Fever Blisters Signs, Causes & Treatment


How are fever blisters transmitted, what factors contribute to the emergence of “the cold on the lips”, and what should we do to avoid the blisters?

Womans lips

Labial herpes is transmitted by contact with another person, and the cause of fever blisters may be the decreased immunity.

What Is Fever Blisters?

Fever blisters are a more common name for Herpes labialis. It occurs in the epithelial cells of the lips infected with herpes simplex virus.

How Do People Get the Herpes Infection?

Fever blisters are transmitted by contact, from one person to another. Once in the cell, the virus remains in its DNA for the rest of its life. The vast majority of adults have areas on the lips with such cells. Periodically, these lip areas are marked by the characteristic fever blisters.

Weak Immunity & Herpes on Your Lips

The reason for another exacerbation and fever blisters is usually a temporary decline in the immunity (general or local) due to acute respiratory disease, or SARS. Therefore, this rash is called “Fever Blisters”.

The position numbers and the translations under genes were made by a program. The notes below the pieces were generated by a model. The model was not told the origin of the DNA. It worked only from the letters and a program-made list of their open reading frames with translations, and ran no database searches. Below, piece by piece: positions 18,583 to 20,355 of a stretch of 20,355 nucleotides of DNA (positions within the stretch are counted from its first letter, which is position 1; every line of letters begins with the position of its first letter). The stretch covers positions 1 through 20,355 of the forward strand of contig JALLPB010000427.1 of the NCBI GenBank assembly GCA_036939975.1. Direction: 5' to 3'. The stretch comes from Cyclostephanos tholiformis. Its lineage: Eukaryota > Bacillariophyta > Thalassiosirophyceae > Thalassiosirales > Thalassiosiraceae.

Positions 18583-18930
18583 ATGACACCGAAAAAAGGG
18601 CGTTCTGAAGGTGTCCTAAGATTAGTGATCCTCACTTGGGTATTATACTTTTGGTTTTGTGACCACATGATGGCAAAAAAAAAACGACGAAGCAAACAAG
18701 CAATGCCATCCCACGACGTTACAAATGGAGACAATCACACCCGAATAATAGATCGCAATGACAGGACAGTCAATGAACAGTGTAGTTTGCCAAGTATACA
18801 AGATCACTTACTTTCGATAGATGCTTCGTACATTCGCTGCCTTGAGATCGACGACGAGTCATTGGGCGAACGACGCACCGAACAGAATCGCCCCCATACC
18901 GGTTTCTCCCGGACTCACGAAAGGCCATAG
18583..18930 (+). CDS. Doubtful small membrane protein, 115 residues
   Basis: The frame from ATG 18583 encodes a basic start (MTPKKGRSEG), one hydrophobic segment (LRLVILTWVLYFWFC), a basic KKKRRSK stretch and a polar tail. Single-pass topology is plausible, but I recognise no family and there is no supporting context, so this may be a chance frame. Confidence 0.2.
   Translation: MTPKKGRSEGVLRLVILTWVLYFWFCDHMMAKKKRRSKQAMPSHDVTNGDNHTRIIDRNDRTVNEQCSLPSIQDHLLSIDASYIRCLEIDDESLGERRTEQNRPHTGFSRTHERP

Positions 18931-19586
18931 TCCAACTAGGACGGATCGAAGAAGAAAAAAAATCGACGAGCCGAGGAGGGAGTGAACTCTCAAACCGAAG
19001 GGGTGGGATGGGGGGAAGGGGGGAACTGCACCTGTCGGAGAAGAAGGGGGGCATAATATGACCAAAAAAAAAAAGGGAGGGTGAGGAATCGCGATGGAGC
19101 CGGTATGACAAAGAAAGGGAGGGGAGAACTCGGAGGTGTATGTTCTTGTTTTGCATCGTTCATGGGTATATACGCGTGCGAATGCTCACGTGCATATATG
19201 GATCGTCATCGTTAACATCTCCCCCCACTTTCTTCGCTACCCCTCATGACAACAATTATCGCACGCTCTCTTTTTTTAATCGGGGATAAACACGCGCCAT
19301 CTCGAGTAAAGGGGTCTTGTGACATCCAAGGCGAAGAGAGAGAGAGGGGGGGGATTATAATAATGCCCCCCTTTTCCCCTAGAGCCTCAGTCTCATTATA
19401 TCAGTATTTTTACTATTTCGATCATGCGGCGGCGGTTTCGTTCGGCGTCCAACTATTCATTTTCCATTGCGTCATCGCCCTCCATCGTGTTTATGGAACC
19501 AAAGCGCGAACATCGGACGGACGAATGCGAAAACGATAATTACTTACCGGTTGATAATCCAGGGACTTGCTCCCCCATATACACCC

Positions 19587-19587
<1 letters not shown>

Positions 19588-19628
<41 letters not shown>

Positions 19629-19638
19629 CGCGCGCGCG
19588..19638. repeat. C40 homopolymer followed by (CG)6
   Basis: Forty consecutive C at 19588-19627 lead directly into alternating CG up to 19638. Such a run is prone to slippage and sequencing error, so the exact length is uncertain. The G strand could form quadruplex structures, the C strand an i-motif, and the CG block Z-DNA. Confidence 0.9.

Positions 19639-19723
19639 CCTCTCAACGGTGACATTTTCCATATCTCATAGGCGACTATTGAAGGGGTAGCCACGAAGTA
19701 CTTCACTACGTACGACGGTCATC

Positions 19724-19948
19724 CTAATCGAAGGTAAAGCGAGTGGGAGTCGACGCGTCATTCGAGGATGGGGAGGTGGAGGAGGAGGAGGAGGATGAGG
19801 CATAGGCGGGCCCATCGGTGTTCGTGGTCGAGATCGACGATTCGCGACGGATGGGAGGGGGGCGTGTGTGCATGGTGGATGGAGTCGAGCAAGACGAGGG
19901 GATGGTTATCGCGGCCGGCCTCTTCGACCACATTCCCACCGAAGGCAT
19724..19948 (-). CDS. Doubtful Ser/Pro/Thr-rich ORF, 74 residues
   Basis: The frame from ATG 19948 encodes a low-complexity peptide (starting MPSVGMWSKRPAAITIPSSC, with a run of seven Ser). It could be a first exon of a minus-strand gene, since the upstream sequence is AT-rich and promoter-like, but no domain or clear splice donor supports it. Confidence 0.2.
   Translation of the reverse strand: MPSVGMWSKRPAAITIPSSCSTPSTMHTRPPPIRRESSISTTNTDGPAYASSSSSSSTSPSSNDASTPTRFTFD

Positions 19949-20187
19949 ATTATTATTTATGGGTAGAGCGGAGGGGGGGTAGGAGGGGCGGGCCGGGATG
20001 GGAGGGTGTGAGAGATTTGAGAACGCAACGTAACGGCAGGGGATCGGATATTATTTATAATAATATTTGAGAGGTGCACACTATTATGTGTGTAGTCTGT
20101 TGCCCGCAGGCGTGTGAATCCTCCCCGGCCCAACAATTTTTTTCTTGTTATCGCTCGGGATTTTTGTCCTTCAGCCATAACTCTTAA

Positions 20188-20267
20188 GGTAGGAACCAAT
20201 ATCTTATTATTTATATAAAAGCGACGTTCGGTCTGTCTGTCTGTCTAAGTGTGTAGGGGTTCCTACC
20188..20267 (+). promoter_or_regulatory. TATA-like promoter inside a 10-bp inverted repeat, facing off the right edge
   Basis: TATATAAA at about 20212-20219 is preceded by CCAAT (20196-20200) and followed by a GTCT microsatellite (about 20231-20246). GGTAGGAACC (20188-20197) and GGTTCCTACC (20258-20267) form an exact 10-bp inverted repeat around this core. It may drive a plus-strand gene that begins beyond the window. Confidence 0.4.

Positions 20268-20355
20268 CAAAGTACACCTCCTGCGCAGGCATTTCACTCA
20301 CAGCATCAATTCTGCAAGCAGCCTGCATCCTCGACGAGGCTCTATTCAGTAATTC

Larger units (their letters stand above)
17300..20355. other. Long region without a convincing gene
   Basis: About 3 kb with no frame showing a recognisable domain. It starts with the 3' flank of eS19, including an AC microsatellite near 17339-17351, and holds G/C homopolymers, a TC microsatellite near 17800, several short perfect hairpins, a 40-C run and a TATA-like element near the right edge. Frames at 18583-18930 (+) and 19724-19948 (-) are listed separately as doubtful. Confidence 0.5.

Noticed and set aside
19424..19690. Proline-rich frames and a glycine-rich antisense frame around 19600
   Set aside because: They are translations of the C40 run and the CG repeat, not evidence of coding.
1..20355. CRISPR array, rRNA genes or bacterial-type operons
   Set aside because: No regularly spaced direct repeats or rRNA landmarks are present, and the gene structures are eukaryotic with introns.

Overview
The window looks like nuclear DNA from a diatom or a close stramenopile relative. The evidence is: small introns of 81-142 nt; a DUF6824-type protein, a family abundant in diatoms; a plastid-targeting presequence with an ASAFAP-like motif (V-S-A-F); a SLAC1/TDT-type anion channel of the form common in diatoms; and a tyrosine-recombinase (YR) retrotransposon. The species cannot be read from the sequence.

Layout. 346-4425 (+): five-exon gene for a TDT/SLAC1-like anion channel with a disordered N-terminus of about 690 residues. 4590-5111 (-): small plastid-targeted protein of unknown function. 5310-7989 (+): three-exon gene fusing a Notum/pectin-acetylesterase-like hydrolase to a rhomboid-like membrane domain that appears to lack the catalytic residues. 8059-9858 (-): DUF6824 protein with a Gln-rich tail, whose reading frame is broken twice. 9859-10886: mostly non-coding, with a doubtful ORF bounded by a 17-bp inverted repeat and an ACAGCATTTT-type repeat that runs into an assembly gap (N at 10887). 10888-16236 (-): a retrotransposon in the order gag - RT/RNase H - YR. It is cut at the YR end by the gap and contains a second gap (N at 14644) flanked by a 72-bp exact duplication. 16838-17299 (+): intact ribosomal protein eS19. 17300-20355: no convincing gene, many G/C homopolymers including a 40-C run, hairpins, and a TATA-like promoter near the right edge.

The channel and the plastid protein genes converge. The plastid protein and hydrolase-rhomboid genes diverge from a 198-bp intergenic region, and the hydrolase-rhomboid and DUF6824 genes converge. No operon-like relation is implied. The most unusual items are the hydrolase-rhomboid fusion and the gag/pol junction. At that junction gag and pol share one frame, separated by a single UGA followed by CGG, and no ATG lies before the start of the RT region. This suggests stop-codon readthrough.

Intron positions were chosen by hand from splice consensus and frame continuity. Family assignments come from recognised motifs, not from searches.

Factors Causing Fever Blisters

There are a number of triggering factors that can contribute to the appearance of herpes labialis. These are micro-traumas of the skin and mucous membranes of the lips caused by strong teeth cleaning, the bad habit of licking lips, especially in cold and windy weather, eating excessively hot dishes – burns injure the mucous tissues and lead to integrity disruption of the surface layers of the skin, causing micro cracks.

How to Strengthen Your Immunity & Protect Yourself from Herpes?

To strengthen the immune system, especially during the cold season and in spring, you first need to ensure that the food is well balanced and rich in essential vitamins and trace elements, which increase the body’s defense. If you decide to take vitamin and mineral supplements, it is best to first consult with a physician.

You should also try to avoid hypothermia, contact with SARS patients and micro-traumas of the skin and mucous tissues of the lips. To prevent “cold on the lips,” one should remember that the herpes virus is transmitted by contact, so kissing is possible only after recovery.